Network topology: patterns and mechanisms in plant-herbivore and host-parasitoid food webs
Article first published online: 9 DEC 2010
© 2010 The Authors. Journal compilation © 2010 British Ecological Society
Journal of Animal Ecology
Volume 80, Issue 2, pages 342–351, March 2011
How to Cite
Cagnolo, L., Salvo, A. and Valladares, G. (2011), Network topology: patterns and mechanisms in plant-herbivore and host-parasitoid food webs. Journal of Animal Ecology, 80: 342–351. doi: 10.1111/j.1365-2656.2010.01778.x
- Issue published online: 5 FEB 2011
- Article first published online: 9 DEC 2010
- Received 16 January 2010; accepted 20 October 2010 Handling Editor: Frank Van Veen
- body size;
- food webs;
- network topology;
1. Biological communities are organized in complex interaction networks such as food webs, which topology appears to be non-random. Gradients, compartments, nested subsets and even combinations of these structures have been shown in bipartite networks. However, in most studies only one pattern is tested against randomness and mechanistic hypotheses are generally lacking.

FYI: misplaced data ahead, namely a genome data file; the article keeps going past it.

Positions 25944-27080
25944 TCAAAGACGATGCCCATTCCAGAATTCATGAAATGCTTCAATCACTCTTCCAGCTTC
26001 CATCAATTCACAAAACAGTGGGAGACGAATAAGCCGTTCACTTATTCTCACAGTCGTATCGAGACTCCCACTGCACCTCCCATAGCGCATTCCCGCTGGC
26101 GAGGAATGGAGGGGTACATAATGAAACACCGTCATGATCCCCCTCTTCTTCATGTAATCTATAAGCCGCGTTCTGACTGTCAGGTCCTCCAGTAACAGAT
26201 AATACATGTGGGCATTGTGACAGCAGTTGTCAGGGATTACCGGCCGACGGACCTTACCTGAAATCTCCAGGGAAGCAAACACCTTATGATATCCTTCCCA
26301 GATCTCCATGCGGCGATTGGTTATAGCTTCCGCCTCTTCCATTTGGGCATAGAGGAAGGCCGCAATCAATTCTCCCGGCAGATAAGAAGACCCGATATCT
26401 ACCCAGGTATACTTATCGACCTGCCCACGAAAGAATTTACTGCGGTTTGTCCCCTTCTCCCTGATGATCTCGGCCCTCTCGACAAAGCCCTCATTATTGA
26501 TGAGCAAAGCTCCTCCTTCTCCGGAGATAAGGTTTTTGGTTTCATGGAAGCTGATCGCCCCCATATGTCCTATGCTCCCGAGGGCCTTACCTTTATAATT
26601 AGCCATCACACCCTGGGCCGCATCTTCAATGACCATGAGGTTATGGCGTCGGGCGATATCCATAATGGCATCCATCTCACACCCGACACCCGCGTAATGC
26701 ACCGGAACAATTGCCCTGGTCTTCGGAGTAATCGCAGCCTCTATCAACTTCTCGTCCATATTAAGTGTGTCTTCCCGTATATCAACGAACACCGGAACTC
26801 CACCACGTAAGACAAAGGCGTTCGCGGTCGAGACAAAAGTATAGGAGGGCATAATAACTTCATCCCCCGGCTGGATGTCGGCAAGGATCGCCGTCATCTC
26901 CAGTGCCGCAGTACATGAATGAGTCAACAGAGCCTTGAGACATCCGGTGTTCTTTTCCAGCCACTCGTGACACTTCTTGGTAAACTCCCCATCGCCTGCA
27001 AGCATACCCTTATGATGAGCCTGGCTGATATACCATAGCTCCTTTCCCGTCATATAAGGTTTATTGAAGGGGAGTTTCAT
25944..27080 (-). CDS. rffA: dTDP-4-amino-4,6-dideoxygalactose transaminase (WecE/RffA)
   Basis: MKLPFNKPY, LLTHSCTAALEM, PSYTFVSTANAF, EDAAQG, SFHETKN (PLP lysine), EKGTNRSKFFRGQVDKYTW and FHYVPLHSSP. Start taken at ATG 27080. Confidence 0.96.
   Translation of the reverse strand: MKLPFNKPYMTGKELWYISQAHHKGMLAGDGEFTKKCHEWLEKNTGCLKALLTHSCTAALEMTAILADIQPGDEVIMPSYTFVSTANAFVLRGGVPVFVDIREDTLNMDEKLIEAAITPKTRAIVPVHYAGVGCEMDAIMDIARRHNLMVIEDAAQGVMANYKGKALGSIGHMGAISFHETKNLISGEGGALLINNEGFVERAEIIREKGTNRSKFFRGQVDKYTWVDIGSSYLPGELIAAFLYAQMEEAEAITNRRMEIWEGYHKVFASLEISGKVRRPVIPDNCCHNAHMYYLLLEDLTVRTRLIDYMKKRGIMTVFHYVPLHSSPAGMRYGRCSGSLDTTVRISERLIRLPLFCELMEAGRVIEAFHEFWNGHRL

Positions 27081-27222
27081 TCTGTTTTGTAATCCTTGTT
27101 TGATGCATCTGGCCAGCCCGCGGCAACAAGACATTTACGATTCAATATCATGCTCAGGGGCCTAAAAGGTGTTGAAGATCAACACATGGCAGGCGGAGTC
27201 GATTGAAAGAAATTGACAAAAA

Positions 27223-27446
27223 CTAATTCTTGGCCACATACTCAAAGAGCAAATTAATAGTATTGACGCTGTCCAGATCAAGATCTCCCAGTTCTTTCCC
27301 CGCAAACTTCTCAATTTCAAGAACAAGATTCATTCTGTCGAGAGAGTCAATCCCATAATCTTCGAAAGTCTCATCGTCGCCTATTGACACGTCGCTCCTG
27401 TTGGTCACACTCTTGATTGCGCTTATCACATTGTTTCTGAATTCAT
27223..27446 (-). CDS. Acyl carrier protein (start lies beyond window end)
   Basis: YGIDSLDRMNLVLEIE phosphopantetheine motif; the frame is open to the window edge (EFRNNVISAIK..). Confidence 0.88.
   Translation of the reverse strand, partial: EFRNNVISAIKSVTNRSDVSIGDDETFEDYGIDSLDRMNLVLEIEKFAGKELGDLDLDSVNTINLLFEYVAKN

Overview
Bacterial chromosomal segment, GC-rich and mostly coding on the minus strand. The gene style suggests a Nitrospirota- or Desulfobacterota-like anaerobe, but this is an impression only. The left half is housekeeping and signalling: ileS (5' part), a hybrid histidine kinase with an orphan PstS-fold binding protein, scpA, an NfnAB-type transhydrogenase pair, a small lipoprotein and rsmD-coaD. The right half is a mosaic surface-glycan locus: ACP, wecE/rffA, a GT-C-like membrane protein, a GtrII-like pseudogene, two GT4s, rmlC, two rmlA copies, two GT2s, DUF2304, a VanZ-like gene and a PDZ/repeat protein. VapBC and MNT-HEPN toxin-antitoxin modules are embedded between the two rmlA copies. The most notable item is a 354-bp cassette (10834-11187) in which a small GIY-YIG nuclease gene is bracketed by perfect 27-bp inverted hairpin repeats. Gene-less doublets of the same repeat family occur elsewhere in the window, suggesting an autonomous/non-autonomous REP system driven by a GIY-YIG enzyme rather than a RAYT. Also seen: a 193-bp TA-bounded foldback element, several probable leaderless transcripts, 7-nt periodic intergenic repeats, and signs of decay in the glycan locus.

2. Here we examined the topology of regional, coexisting plant-herbivore and host-parasitoid food webs to discriminate between the mentioned network patterns. We also evaluated the role of species body size, local abundance, regional frequency and phylogeny as determinants of network topology.
3. We found both food webs to be compartmented, with interaction range boundaries imposed by host phylogeny. Species degree within compartments was mostly related to their regional frequency and local abundance. Only one compartment showed an internal nested structure in the distribution of interactions between species, but species position within this compartment was unrelated to species size or abundance.
4. These results suggest that compartmentalization may be more common than previously considered, and that network structure is a result of multiple, hierarchical, non-exclusive processes.